This is one reason why our political systems are stalling today at the same time that economic organizations like enterprises have been able to operate more successfully in this globalized world. The solution to governance that we have is one that tries to specify a very large and complicated rule set for how agents should act in the system. Don’t park your car here, pay your taxes by this date, don’t throw rubbish in the river, etc. and then, of course, we need a huge apparatus to regulate all this from surveillance to courts to penitentiaries.

So you might ask, what alternatives to these large rule books and extensive bureaucracies are there other than lawless chaos? Well, the idea of simple rules creating an emergent overall organization that applies when it comes to ant colonies also applies to socio-economic systems of organization. We just have to stop and look to see what are the simple rules that people operate under.

I would say there is one thing clear about why people do what they do, it is value, people do what they value and don’t do what they don’t value. Not only this but we also have to consider that people find themselves within given structures in this world and they work within those constraints to try and realize their desires, ambitions, hopes, wishes, and aspirations. To achieve the things we value, whether this is just going to the shop to get something to eat because of hunger to traveling the world, or having children, we do all those things because we value them and don’t do them if we don’t value them and in making our decisions about what to do we take into account not just what we wish for but also the cost of trying to achieve those things.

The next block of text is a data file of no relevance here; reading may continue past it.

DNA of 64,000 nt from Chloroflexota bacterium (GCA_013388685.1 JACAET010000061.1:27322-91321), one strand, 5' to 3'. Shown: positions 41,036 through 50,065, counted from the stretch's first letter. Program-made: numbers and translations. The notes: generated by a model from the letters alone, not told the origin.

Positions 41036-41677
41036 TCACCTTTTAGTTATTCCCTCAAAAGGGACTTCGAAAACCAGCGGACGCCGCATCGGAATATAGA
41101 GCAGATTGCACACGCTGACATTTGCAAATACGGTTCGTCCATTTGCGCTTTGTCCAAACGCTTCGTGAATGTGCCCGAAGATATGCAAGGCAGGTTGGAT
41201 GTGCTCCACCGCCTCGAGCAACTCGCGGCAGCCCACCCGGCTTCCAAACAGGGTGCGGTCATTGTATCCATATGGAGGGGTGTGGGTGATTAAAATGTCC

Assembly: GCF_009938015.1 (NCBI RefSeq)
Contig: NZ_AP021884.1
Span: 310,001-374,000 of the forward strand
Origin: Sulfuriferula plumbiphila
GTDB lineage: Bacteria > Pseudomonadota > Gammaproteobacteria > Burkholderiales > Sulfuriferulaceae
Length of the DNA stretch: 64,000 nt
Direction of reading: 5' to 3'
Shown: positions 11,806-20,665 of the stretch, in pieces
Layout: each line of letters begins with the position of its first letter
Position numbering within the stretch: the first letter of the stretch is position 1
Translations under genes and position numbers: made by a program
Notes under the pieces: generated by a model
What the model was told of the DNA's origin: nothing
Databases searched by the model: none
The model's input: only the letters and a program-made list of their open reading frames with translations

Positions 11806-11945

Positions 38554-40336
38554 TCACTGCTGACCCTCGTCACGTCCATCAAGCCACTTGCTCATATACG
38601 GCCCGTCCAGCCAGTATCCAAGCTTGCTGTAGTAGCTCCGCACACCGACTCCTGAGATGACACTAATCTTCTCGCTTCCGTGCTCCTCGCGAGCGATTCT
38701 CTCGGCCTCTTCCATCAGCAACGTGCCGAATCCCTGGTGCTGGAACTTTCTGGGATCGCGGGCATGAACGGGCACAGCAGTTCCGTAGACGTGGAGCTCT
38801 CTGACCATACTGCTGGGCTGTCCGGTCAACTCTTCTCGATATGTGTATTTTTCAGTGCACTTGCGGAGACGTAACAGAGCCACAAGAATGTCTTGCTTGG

Although this is clearly abstract because we are talking about all the different dimensions and motivations and value systems that we have and all the different kinds of constraints and cost that the world has us pay to realize those it is still at its essence a simple rule set.

Of course this is no new insight and what is more it is actually how our elaborate rule-based system works, rules like; drop litter and you will pay a fine of 100 euros is working on this very premise that people will see that it is not worth the potential fine of 100 euros to drop litter and will thus not do it. Likewise, economics and marketing is based upon this same premise, reduce the cost and people will by more. The difference is that one is based upon negative incentives – government rules – and the other positive incentives. The government may fine you but the business will not they only promise to give you something if you do something in return.

So if we already knew all this stuff, why should we care, what has changed? What has changed is that we have moved from a natural environment where we were relatively disconnected with physical constraints governing our lives to an engineered environment – eg urbanization – where we are connected and surrounded by information. This is really a new context where we can create systems of organization and governance by, not as we did in the past controlling for isolated components through negative incentives but now – because we are all increasingly embedded within information networks – instead build governance into the protocols of exchange.